First of all, he's got another job to finish, because he is leading Facilicom in a new direction. The company is coming out of the shadows. He wants the 32,000 cleaners, catering employees and security personnel to have a more prominent place. Too often, they are regarded as a cost item, says Van de Laar. Too often it's about how things can be done more cheaply. Too little is said about what they can generate for companies. He refers to research that his company conducted together with Wageningen University. This showed that productivity in the offices of employee insurance agency UWV rose 4 percent after the staff restaurant was given a new, more homely design (flowers on the table, background music and LED candles instead of fluorescent lighting), more attention was devoted to the toilets (fragrant mats by the urinals) and the Facilicom people presented themselves as hosts and hostesses. "Looking at people and smiling really helps." He calculates how much. At the UWV, 7000 employees were questioned and that 4 percent higher productivity is for 280 jobs.
Employees are given training: head high, make eye contact and smile. This makes it easier for them to talk to people who have a query or comment about the cleaning work, resulting in a quick solution.
If van de Laar had his way, cleaners wouldn't work early in the morning or late in the evening when the buildings are empty, but during the day. "We want people to see what we do. With a smile, because happy people, make happy people.'' That's the company's slogan. It also appears on the bottles of water that visitors to the head office are given when they leave.
That approach works well at the Pathé cinemas, he says. "The cleaners act as extra hosts and hostesses. They contribute to the experience." According to the man who once went to the Hotel Management School. He wouldn't like to say whether the cinema-going public make less mess because they see his people at work. "That also depends on the film."
In offices, they worry about having cleaners in the middle of the day, he notices. Because employees might have to leave their desk for a while. "For how long? At most five minutes, just enough time to walk to the coffee machine or ask a colleague a question." Because the noise of the vacuum cleaner is distracting. "We have quiet vacuum cleaners." Afraid that the cleaners will talk to everyone and keep them from their work. "Doesn't happen. Cleaners are professionals. They have to do their work well within a certain time."
And then it's about regarding the Facilicom employee as a cost item. There are plenty of news headlines reporting trade union claims that employees in the cleaning sector in particular aren't given enough time for their work. Van de Laar points to the length of time that employees stay with Facilicom. Every year, a big celebration is organised for people marking their anniversaries with the company. This year's event was held two weeks ago in the Beatrix Theatre in Utrecht. 461 people were called to the stage because they had been with the company for 12.5 years, 105 employees were celebrating their 25th anniversaries and 31 employees had been with us for 40 years!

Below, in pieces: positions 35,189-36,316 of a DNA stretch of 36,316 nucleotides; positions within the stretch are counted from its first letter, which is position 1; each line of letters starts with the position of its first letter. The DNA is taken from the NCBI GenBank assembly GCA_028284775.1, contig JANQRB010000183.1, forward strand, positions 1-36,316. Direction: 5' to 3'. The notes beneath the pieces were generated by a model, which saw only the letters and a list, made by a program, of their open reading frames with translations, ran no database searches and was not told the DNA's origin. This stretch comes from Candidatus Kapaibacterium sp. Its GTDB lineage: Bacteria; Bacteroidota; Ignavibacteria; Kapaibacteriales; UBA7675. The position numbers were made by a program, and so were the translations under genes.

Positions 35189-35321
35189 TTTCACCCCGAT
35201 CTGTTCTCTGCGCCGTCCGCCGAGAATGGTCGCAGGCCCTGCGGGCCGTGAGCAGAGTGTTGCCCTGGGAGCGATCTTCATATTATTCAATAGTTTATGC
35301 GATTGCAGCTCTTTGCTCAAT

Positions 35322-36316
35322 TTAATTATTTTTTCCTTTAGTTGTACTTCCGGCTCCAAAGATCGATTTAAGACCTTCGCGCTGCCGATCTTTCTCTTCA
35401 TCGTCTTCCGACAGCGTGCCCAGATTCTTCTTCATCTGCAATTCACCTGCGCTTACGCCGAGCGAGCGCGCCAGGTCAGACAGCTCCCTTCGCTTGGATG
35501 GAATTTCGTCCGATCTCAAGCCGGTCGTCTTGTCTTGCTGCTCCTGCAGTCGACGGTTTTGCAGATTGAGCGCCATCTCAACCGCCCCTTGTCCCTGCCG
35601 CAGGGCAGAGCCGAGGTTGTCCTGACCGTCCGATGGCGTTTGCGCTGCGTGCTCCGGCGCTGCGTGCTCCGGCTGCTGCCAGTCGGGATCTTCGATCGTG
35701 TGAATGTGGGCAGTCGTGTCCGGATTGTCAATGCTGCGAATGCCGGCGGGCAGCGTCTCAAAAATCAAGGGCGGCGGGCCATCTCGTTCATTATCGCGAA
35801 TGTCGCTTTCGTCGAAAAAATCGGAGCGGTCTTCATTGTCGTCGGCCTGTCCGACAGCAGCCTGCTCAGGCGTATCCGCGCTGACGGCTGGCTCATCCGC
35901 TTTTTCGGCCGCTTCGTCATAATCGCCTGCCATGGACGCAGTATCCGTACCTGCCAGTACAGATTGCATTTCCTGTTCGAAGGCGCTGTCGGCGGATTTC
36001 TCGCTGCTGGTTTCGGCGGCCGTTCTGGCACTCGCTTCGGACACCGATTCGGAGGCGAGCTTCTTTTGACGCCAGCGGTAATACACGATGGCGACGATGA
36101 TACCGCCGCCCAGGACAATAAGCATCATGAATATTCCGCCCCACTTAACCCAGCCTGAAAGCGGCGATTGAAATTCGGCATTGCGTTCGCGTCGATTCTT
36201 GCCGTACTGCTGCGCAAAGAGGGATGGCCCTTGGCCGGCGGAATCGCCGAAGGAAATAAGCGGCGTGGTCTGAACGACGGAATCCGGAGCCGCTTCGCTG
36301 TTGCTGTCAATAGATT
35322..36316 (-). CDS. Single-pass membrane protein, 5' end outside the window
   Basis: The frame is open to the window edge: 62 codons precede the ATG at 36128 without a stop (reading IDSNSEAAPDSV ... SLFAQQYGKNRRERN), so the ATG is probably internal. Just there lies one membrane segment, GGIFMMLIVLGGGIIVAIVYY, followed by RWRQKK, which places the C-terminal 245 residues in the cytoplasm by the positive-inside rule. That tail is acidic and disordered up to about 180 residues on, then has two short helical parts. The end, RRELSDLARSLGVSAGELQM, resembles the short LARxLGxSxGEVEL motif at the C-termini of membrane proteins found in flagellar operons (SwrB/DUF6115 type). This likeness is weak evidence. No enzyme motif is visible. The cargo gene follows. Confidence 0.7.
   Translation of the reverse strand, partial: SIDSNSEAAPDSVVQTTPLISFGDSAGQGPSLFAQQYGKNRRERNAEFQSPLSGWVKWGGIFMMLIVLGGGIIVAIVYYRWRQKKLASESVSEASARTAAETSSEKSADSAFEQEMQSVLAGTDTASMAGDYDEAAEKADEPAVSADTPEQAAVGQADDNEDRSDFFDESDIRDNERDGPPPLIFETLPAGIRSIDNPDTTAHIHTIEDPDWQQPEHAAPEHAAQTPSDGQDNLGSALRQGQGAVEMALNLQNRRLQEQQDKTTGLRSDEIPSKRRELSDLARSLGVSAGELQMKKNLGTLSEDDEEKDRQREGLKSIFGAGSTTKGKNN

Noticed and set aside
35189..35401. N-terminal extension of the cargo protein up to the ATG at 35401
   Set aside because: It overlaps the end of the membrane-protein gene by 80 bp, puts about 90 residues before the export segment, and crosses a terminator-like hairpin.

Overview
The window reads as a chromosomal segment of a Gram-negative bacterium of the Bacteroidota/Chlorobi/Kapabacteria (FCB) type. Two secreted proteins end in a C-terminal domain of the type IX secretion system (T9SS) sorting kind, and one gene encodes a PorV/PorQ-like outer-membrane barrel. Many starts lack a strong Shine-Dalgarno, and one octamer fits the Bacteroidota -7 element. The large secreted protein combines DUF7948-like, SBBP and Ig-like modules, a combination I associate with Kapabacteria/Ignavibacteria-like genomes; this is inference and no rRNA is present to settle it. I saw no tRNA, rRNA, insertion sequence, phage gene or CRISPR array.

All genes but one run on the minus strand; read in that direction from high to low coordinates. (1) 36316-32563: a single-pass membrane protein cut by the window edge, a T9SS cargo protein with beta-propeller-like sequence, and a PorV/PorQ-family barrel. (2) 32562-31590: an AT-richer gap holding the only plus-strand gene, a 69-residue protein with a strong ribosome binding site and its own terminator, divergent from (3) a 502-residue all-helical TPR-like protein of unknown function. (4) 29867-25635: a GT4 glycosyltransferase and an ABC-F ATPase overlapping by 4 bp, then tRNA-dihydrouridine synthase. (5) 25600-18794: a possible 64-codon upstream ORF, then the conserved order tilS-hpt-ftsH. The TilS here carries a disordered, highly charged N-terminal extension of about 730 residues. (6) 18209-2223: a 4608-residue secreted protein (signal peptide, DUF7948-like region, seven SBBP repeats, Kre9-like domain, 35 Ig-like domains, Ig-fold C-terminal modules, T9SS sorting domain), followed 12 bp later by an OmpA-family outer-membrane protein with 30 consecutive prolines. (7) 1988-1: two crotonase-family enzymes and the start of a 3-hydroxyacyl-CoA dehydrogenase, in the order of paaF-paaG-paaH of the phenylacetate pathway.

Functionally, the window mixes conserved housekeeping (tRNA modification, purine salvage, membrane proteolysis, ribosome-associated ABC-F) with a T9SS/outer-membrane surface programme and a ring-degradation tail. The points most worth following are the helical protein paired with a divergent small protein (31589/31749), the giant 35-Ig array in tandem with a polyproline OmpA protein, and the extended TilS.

Van de Laar spoke at the event about the 'sense of home'. "That's important for the employee, but also for the company. Particularly in this time of labour scarcity. We have between five and six hundred vacancies. We recruit what we can. For pupils, we have work placements, traineeships and for young people from Rotterdam we even offer job guarantees." This summer, Facilicom launched the social organisation ‘Buitengewoon’ (Exceptional) which offers people with an educational disadvantage, debts or a disability a training and a job guarantee. "But most of our employees come from word-of-mouth recommendations from our own people. They may tell a nephew to apply for a job or they recommend a friend."
According to Van de Laar, the important thing in facilities services is to do the work as well as possible, as quickly as possible. Facilicom seeks solutions in technology. Here Facilicom benefits from its size and different business activities, he says. "Sensors which are often used to provide security for buildings can also check how often a room is used and help decide how intensively somewhere has to be cleaned. If I'm not in my office on a particular day, they don't need to clean it."
He enjoys being out and about and often visits the various companies in the country. Most of his weekends are spent on the water: for many years on a sailing boat in Zeeland and for the past two years on a motorboat in Friesland. With his partner. Van de Laar has been living with his partner for thirty years. Again with a twinkle: "Here too, there's longevity." They don't have any children. They spend their holidays sailing in the Netherlands. "Nothing beats it."
Back to the technology of the future. The security sensors which now make cleaning easier can also be useful in the care sector, where 'we have to work with less and less people.' "By installing them in homes where people still live independently but who are not very mobile. If something seems to be wrong, the sensor sees it and we can help."
He also mentions nanotechnology, which makes surfaces like windows and desktops so smooth that dirt can't stick to them. A robot vacuum cleaner at the office? Van de Laar doesn't see that happening. "The areas are too big, they're too crowded." Facilicom's work will never be fully automated, he says. "Not in ten years and not in twenty years' time. Cleaners, catering workers, security personnel and care employees will always be needed, even though we see that cameras and sensors are able to do more and more things remotely. There will always be work for people." Current technology could make it possible to have hotel and office receptions unmanned, he says. Check-in by computer. "But it's still nicer to be greeted personally when you arrive. That's the first impression and that sticks."
SOURCE: Ad.nl Published on 3-11-2018